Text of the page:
Cinetopia owner envisions movie Utopia

'High-end movie amusement park' at mall will put emphasis on technology




Rudyard Coltman showed a bit of Hollywood flair as he led news reporters on a tour Wednesday of his still-unfinished Cinetopia showcase theater at Westfield Vancouver mall. He wore a red hard hat while everyone else wore white ones. He handed iPads to visitors as a guide tool to emphasize how the place he calls “a high-end movie amusement park” will embrace technology.

Clearly, Coltman expects the 23-theater venue to immerse moviegoers from Clark County and beyond in an experience calculated to impress everyone from Harry Potter devotees to food connoisseurs and beer snobs.

Coltman expects to hire about 150 employees to work at the new mall venue, which will differ from his existing eight-screen Vancouver venue and its focus on fine wines and gallery of artwork.

“That is sort of a house of blues meets art gallery. Here, it will be very high-tech and state of the art,” he said. “It’s Cinetopia meets technology.”

The $18 million project will include more than 2,600 seats for moviegoers in venues that range from intimate, 50-patron parlor-stlye theaters to its main, 400-seat auditorium. It will carry 50 different varieties of beer on tap at its brew pub and concession stand upstairs, where Cinetopia’s Living Room theaters will be devoted to the 21-and-older crowd. On the ground floor, 14 movie venues will include three “grand” theaters with 70-foot-wide screens and one with an 80-foot-wide screen that is being billed as the largest screen on the West Coast.

“It’s like a suite in a hotel meets the movie world, meets resort,” Coltman said.

The highest-price movie ticket will be $18.50, and many prices will be lower than competing theaters, he said.

Cinetopia’s two-story site once housed the Mervyns department store at the mall, off state Highway 500 near Interstate 205.

Officials from Westfield Vancouver’s parent company haven’t disclosed the shopping center’s agreement with Cinetopia, which is poised to draw new movie patrons to the 940,230-square-foot shopping center. But mall managers are clearly pleased by the prospect, said Scot Vallee, a developer with the Westfield Group, which operates a global portfolio of 119 shopping malls in the United States, Austrailia, New Zealand and the United Kingdom.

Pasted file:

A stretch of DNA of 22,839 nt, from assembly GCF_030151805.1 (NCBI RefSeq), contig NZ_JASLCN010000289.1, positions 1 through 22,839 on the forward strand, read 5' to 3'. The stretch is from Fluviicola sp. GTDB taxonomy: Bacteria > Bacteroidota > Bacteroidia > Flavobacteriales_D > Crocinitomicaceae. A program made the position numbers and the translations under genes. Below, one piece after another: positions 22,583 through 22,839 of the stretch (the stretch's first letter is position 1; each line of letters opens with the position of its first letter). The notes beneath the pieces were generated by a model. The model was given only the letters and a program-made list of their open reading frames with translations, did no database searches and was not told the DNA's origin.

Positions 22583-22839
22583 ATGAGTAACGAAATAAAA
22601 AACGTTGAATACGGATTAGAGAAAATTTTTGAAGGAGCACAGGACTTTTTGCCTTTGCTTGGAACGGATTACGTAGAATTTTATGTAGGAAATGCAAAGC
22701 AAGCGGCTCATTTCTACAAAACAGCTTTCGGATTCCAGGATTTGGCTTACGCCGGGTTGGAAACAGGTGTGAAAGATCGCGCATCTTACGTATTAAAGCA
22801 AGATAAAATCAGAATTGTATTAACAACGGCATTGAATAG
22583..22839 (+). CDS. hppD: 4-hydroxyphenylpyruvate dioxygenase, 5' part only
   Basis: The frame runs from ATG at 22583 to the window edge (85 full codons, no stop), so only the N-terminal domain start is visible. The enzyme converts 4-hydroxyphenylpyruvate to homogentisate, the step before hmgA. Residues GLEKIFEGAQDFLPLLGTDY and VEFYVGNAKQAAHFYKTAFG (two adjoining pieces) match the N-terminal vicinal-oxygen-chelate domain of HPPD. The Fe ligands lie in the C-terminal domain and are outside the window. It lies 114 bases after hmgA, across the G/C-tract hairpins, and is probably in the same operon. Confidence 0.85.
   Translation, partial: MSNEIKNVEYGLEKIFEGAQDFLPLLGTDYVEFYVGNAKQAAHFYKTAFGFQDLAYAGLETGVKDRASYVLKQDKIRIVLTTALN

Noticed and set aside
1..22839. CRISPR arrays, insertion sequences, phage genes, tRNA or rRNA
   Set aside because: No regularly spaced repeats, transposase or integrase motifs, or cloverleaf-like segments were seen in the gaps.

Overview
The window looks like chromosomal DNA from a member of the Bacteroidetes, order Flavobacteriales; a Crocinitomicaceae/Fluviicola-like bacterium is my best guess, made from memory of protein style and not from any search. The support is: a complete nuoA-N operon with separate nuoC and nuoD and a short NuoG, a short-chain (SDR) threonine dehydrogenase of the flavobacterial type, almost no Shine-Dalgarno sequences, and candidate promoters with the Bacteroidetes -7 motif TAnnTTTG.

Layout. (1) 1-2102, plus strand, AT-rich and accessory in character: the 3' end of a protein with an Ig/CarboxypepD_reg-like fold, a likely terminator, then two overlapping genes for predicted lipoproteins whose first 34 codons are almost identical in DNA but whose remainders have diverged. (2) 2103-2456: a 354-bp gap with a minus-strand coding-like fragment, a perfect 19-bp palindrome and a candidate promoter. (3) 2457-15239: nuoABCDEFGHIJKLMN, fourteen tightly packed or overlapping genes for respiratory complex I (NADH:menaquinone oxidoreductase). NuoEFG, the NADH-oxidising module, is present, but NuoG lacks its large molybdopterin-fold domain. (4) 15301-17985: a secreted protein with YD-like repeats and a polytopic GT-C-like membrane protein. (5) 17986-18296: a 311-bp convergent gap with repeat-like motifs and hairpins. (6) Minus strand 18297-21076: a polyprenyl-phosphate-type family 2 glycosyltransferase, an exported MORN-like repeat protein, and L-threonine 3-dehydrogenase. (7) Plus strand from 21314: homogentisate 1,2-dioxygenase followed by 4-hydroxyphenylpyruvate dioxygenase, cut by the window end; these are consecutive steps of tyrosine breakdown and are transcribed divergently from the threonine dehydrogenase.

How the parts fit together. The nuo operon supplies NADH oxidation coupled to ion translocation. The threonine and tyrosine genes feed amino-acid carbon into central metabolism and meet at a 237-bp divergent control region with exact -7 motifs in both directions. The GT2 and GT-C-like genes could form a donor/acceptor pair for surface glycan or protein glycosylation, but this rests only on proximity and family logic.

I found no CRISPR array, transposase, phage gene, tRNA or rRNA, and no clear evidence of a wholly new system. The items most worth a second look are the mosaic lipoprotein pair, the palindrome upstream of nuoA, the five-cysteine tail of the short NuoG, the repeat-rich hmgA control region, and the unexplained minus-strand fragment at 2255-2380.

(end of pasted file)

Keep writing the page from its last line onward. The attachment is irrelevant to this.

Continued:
“He (Coltman) is way ahead of the curve when it comes to theaters and technology,” Vallee said.

Coltman said the venue could open in mid-May at the earliest. It is the third Cinetopia location. He opened the company’s eight-screen theater in east Vancouver in 2005. His second project, a Beaverton, Ore., theater complex with 14 screens, opened in May at the Progress Ridge Town Center mall.

Wednesday’s media tour verified the construction work is nearing completion. The movie complex goes hand in hand with the mall’s newly completed interior makeover, a revamp that includes new seating areas, carpeting, glass railing, restrooms and escalators.

Cinetopia, which missed its originally planned December opening date, appears to be on track to open with a slate of new summer blockbusters.

The bones of the entertainment venue are in place, although workers are still coating walls and hanging light fixtures.

Coltman admitted it could take an uncertain amount of time to install the venue’s state-of-the-art equipment, including digital projectors costing between $80,000 and $100,000 apiece and a high-end sound system.

The remaining work also includes digital lighting that will dress up Cinetopia’s upstairs and downstairs interior entrances. Workers will also finish built-in shadow boxes designed to tell screenplay stories along hallways that will give the illusion of lit-up movie posters.

Parts of the entire theater and its outdoor marquee will be advertised with the intense colors of LED lighting.

“We’ll have a date (for the opening) very shortly,” said Coltman, the sole owner of Cinetopia.